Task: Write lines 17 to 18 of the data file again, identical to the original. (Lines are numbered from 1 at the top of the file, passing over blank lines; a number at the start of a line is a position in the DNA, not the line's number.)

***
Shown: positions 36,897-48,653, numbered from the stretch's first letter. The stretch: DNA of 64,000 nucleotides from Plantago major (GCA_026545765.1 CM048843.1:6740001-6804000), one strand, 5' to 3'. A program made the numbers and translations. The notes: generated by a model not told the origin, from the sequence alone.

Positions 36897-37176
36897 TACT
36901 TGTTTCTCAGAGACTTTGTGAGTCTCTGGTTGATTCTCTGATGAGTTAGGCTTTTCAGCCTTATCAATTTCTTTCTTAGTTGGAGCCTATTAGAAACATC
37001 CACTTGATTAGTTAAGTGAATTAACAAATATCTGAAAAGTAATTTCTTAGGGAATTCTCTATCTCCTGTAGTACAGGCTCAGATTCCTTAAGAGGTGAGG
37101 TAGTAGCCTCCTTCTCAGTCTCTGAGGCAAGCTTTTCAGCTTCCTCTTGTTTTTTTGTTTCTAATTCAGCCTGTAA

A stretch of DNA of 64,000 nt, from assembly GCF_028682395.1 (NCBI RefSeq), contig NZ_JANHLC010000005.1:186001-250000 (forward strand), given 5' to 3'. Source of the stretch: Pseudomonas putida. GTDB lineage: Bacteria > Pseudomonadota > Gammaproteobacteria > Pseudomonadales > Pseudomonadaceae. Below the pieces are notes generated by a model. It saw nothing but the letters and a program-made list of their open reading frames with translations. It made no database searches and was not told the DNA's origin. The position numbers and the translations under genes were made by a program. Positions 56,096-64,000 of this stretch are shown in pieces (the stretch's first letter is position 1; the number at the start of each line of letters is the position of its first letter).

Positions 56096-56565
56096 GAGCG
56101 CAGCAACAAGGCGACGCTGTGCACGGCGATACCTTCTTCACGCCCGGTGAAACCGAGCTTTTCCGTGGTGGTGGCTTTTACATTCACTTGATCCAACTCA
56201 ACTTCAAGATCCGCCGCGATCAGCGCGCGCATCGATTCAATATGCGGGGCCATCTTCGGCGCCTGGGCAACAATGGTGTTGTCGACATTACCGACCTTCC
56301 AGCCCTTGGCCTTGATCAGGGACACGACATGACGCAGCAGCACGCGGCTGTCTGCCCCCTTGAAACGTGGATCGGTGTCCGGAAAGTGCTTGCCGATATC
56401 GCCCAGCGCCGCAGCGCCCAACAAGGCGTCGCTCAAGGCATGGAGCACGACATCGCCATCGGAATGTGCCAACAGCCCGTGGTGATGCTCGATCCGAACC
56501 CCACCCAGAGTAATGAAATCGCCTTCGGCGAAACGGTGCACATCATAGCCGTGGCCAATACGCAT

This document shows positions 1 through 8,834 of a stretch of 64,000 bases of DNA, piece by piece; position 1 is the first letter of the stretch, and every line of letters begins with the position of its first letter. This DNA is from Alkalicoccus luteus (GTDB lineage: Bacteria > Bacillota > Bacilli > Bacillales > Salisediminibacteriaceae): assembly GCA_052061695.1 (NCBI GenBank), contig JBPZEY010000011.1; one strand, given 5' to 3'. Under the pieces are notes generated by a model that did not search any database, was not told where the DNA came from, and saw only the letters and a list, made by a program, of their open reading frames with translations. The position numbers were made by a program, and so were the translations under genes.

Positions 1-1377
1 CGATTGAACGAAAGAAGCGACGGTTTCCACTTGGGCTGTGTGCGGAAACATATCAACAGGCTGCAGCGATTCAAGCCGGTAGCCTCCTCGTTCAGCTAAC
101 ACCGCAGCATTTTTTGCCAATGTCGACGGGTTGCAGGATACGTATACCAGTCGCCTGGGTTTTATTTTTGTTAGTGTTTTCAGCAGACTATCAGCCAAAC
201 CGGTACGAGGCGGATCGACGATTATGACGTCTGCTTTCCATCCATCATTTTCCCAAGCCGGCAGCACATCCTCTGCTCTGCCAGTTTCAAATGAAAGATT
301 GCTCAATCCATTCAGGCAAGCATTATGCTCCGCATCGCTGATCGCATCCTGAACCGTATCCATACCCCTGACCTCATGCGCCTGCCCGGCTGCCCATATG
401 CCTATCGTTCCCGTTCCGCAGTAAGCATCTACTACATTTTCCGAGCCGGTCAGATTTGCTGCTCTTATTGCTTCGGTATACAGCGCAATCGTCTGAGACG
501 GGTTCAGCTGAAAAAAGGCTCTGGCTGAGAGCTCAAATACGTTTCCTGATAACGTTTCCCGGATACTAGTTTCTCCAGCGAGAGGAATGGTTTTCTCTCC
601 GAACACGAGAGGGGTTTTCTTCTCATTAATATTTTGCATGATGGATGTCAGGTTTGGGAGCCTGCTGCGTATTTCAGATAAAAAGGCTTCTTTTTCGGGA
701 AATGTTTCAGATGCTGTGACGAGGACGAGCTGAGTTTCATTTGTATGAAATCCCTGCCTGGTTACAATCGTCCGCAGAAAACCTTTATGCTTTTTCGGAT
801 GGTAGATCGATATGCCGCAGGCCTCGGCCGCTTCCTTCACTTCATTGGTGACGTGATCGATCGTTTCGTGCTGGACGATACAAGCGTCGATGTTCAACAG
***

1 CGATTGAACGAAAGAAGCGACGGTTTCCACTTGGGCTGTGTGCGGAAACATATCAACAGGCTGCAGCGATTCAAGCCGGTAGCCTCCTCGTTCAGCTAAC
101 ACCGCAGCATTTTTTGCCAATGTCGACGGGTTGCAGGATACGTATACCAGTCGCCTGGGTTTTATTTTTGTTAGTGTTTTCAGCAGACTATCAGCCAAAC